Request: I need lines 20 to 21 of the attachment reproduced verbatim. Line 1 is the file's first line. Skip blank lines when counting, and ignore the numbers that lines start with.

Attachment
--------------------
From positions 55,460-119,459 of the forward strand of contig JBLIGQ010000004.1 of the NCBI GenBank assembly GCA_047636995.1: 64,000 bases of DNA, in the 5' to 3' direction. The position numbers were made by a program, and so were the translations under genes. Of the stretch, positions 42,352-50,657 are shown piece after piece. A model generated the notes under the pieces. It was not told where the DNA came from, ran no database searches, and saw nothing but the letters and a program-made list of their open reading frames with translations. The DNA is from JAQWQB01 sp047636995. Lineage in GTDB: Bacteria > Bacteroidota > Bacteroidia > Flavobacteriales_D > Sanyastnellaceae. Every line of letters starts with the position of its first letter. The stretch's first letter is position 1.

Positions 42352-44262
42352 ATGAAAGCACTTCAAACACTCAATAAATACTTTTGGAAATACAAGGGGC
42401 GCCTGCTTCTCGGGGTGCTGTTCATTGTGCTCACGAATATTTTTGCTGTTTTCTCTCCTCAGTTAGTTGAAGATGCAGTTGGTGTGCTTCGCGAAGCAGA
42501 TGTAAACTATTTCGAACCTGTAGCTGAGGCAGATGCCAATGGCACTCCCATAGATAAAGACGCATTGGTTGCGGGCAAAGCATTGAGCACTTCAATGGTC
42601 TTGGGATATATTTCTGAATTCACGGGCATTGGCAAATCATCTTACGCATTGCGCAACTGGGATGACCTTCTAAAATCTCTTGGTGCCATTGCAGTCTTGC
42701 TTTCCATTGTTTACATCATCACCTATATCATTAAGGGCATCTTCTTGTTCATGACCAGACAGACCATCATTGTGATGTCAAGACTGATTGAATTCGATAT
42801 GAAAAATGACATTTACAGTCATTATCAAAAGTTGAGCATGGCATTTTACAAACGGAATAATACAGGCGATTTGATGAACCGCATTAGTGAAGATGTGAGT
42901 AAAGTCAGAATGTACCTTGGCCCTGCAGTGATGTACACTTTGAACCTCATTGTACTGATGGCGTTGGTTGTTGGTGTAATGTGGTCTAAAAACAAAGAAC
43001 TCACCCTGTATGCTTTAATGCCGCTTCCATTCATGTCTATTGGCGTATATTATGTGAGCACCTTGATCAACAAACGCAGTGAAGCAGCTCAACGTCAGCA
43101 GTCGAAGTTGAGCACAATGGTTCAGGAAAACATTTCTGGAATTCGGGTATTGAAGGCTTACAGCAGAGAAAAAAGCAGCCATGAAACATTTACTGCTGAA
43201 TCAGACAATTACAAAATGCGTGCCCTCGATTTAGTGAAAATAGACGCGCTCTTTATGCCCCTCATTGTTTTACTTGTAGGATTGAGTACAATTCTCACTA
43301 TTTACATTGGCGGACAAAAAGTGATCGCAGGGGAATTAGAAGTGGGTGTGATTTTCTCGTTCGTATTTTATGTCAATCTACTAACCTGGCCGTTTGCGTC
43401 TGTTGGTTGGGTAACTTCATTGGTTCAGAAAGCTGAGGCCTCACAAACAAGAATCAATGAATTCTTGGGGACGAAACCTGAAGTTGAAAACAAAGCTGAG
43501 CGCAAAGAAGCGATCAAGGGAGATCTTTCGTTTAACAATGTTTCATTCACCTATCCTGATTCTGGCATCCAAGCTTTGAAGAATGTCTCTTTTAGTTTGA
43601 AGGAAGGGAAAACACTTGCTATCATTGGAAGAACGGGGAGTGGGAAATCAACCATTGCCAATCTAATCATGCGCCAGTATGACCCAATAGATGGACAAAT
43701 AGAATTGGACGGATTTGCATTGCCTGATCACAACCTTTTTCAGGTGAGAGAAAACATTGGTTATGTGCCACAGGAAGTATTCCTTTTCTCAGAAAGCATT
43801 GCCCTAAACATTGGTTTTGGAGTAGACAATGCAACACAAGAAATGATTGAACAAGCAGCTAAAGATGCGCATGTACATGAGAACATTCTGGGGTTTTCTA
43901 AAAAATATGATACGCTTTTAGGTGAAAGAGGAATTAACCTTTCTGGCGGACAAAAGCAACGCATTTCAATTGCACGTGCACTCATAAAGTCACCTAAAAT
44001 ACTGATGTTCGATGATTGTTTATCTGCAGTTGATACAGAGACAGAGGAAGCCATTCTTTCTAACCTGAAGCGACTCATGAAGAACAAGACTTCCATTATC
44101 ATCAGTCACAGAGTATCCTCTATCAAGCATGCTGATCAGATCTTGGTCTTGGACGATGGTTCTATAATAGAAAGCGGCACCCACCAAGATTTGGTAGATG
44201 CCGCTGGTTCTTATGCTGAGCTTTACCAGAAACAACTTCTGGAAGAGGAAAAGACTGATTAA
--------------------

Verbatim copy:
44001 ACTGATGTTCGATGATTGTTTATCTGCAGTTGATACAGAGACAGAGGAAGCCATTCTTTCTAACCTGAAGCGACTCATGAAGAACAAGACTTCCATTATC
44101 ATCAGTCACAGAGTATCCTCTATCAAGCATGCTGATCAGATCTTGGTCTTGGACGATGGTTCTATAATAGAAAGCGGCACCCACCAAGATTTGGTAGATG